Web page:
How can the world provide informal settlements and slums with sanitation and clean water?

Villagers in Niger queue for water in 2009. Image: Getty.

Polluted water and inadequate water supply, sanitation and hygiene cause around 80 per cent of diseases and one in four deaths in developing countries. The world is recognising that existing strategies simply aren’t working.

We are starting a five-year project early this year to implement an innovative water-sensitive approach to revitalise 24 informal settlements in Fiji and Indonesia. Funded by the Wellcome Trust, the project aims to turn informal settlements into independent sites that:

  • recycle their own wastewater;

  • harvest rainwater;

  • create green space for water cleansing and food cultivation; and

  • restore natural waterways to encourage diversity and deal with flooding.

Working with local slum communities, the project will design and deliver modular and multi-functional water infrastructure. This will be tailored to their settlements. Providing secure and reliable water and sanitation services and flood management should improve public health and create more resilient communities.

This project aims to reduce both environmental contamination itself and the likelihood of human contact with contaminants. In doing so, it will provide some of the first quantitative data on the link between improved environmental health and better community health.


Water management innovations in slums can deliver healthier, more sustainable and environmentally compatible solutions.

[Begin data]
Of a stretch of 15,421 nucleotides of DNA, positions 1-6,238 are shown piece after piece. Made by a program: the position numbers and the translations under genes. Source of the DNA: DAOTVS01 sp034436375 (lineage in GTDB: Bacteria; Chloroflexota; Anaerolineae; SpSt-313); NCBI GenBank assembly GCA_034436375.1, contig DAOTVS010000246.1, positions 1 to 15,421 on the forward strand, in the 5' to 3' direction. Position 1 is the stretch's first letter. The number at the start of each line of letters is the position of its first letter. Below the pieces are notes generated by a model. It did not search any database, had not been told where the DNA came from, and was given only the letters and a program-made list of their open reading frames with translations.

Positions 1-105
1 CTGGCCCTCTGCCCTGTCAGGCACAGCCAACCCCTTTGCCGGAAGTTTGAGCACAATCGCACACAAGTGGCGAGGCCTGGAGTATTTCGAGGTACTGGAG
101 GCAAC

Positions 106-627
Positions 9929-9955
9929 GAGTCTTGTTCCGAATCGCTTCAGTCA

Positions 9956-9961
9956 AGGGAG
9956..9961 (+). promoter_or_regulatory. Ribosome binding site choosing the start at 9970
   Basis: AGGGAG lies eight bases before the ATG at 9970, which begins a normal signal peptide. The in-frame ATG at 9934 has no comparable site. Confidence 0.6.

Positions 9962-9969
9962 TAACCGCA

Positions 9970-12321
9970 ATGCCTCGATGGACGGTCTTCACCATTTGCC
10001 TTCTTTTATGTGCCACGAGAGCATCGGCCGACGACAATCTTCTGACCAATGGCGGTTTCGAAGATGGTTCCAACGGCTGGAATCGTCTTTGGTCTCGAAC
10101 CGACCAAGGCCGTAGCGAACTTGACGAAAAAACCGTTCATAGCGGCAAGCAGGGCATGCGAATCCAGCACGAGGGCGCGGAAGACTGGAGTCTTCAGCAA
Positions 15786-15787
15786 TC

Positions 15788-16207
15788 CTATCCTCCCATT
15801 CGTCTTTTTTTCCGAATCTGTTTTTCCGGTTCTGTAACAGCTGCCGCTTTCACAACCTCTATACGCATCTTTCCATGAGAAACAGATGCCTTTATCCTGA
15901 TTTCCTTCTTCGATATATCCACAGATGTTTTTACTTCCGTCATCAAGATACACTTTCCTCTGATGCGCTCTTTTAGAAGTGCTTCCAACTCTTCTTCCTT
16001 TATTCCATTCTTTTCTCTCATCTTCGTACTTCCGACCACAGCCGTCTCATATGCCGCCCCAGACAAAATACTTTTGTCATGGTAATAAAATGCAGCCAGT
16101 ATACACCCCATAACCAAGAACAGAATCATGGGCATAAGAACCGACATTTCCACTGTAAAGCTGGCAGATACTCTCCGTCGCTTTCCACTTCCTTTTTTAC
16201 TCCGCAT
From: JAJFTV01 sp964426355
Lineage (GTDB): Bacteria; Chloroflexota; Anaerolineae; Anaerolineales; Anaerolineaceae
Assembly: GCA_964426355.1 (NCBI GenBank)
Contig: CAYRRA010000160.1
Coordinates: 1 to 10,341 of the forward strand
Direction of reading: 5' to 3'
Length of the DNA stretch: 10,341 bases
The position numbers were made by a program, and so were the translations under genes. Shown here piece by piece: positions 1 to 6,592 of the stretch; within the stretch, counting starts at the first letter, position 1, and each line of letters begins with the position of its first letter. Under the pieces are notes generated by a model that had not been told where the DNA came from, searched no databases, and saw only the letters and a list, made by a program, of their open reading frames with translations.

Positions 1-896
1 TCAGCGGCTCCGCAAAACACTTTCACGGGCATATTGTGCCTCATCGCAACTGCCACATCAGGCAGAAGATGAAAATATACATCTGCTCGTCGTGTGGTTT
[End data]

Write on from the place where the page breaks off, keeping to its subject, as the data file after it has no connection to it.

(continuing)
Time to rethink failed approaches

In 2010, the United Nations recognised that access to safe water and sanitation is a human right. Five years later, the UN acknowledged it had failed to provide 2.4bn people with improved sanitation, a goal set 15 years earlier.

The conventional hydraulic engineering solution to these challenges has changed little in 150 years. This approach has major financial, environmental and social costs.

The conventional approach is also an unlikely option for informal settlements this century. These are typically found in developing countries with high rates of urbanisation. These countries are struggling with inadequate resources for basic infrastructure for growing national populations, let alone the poor and vulnerable in informal settlements.

Traditional urban upgrading projects generally focus on basic infrastructure such as housing and drainage. This is delivered primarily via one-dimensional technical solutions. The problem is that these typically don’t take account of the existing local and environmental context.

The landscape, environment and community health are intimately linked. Image: author provided.

These approaches often fail to allow for the high rates of urbanisation that characterise informal settlements. This, in turn, exacerbates the inextricably linked challenges of sanitation, water supply and public and environmental health.

The benefits of a new approach

Drawing on programs in Australia, China, Singapore and Israel, the project will alter the biophysical landscape to greatly reduce communities’ exposure to faecal and other hazardous contamination in the environment, while also improving biodiversity.

We anticipate multiple benefits. These include better community health, fewer infections with disease-causing bugs resulting in less diarrhoeal disease, and better intestinal health among children leading to improved growth.

The changes in the living environment should also improve wellbeing, increase food production and decrease violence against women and girls who will, for the first time, have access to domestic sanitation facilities and reliable water supplies.